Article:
Just How Much Does HVAC Duct Replacement Cost?
- 1 Just How Much Does HVAC Duct Replacement Cost?
- 2 Typical Cost to Have the Ductwork Replaced
- 3 Summary of Central HVAC Duct
- 4 Supplies and Products Price Information
- 5 Cost of Setup Materials
- 6 Setup Time
$175 to $400 Per Duct Run
The expense to change the HVAC duct in your house will cost anywhere between $175 and $400 per duct. The rate differs based upon whether you’re replacing it with a flexible duct or sheet metal HVAC duct and based on the length of each run.
Typical Cost to Have the Ductwork Replaced
The typical expense to change HVAC ductwork is around $285 per duct run and is based upon the number of HVAC duct runs that need to be changed, the length of each run, and the type and size of the replacement ductwork. When strong ducts in walls and ceilings need to be changed, the expense can rise to $550 per run or even more.
The most common duct replacement expense range of $175 – $400 per duct consists of getting rid of the old duct and supply register, setup of the brand-new flexible or metal duct, labor expenses and disposal of all old materials.
- Typical Do It Yourself expenses – $1.25 per Linear Foot
- Typical Professional Set-Up Expenses – $10.00 per Linear Foot
- Average Expense – $7 – $12 per Linear Foot
Summary of Central HVAC Duct
There are 2 significant factors to change ductwork.
The old ductwork might be in such bad condition that fixing it isn’t recommended. Old ducts leak as much as 35% of the treated air, resulting in waste and higher-than-necessary energy expenses. Some also rust due to condensation forming in them over a number of years.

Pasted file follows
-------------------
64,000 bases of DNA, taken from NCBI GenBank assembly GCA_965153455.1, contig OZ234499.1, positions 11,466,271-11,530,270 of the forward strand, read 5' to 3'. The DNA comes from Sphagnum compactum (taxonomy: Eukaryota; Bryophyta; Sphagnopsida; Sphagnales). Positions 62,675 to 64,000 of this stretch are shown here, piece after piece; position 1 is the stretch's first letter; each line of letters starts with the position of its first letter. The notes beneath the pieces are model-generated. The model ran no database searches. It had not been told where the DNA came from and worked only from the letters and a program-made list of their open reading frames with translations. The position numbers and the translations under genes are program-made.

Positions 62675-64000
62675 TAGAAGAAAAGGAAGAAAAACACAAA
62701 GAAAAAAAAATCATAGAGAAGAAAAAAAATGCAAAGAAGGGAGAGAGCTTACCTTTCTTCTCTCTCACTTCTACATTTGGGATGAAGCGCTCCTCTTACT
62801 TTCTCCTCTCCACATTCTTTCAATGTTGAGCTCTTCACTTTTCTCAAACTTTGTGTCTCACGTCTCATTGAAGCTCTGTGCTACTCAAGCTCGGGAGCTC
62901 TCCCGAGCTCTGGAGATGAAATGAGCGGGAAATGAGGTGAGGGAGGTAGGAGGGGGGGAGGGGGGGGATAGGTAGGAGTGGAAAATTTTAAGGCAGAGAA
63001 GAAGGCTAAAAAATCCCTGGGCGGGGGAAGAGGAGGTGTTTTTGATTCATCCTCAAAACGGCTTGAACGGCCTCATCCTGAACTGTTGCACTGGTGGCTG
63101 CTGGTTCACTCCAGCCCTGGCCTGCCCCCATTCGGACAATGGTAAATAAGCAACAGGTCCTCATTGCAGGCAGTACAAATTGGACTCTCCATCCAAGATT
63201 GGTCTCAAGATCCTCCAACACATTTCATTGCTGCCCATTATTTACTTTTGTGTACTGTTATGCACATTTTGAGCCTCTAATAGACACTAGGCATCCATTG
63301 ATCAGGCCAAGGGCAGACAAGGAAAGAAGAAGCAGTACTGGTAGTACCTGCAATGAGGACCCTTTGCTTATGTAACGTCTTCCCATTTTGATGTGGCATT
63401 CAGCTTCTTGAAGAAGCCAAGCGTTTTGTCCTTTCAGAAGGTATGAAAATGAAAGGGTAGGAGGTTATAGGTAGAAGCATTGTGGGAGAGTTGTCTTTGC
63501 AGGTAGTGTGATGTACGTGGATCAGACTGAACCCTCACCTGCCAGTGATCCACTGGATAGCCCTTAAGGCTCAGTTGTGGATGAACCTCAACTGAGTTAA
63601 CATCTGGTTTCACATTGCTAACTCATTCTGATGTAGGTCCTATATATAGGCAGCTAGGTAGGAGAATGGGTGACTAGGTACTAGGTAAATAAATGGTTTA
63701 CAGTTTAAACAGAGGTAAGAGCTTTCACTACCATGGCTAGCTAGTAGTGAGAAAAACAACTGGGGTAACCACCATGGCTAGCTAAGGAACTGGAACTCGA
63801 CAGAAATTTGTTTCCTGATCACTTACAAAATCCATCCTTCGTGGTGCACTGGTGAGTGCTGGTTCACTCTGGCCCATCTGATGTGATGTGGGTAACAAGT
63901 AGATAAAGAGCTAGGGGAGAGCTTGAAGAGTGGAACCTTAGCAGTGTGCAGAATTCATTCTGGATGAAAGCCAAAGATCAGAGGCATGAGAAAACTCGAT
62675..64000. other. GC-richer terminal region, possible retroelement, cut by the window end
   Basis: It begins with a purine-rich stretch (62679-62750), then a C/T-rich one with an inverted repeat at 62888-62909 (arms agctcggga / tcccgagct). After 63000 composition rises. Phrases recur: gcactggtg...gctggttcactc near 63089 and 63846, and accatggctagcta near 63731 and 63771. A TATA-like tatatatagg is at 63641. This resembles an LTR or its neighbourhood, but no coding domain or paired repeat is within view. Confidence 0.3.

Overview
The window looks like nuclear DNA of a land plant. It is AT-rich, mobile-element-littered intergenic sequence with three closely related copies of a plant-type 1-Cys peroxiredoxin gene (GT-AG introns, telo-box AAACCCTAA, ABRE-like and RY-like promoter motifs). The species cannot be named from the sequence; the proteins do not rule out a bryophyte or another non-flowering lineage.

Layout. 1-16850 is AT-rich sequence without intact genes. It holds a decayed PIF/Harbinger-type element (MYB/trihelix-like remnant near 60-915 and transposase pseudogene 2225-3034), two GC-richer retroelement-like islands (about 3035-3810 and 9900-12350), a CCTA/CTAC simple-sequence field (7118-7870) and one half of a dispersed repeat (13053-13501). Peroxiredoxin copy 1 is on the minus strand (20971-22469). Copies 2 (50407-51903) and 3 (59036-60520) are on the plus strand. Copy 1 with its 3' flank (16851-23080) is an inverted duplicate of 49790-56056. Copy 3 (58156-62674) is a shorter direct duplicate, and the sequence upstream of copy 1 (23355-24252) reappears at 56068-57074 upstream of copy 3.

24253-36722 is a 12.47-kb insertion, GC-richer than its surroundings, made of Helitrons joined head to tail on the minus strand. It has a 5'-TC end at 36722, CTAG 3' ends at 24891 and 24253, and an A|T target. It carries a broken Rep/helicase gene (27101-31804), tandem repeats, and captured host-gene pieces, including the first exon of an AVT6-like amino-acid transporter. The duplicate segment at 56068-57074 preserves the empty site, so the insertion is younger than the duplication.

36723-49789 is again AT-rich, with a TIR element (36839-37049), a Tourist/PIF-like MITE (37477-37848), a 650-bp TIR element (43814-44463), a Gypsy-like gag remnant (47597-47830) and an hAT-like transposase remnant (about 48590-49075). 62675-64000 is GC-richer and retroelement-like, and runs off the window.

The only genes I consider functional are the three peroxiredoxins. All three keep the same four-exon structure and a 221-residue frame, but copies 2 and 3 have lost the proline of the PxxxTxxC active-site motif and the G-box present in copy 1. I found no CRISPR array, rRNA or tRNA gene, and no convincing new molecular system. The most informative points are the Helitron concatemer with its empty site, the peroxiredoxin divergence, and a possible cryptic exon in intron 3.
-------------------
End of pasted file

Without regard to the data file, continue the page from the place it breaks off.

The old HVAC system was too big for the house. There was a time when professionals believed larger was much better, however, that’s no longer the case. A system that is too big wastes energy, develops temperature level variations, and will not effectively dehumidify a home in the summer season.
Even if the old system was the proper size, upgrades such as house wrap, energy-effective windows, and increased insulation in the attic lower the requirement for heating and cooling capability, so the next HVAC system will be smaller sized. That might develop the need for smaller sized ductwork too.
You should watch out for cost gouging! “Throughout the nation, the gross profit for duct restoration work is reported at margins of 65% to 80%. That’s quite sweet compared to the market averages of 30% to 40% gross profit for unit replacement,” according to Rob Falke, President of the National Convenience Institute, a business that aids HVAC Companies to boost their services.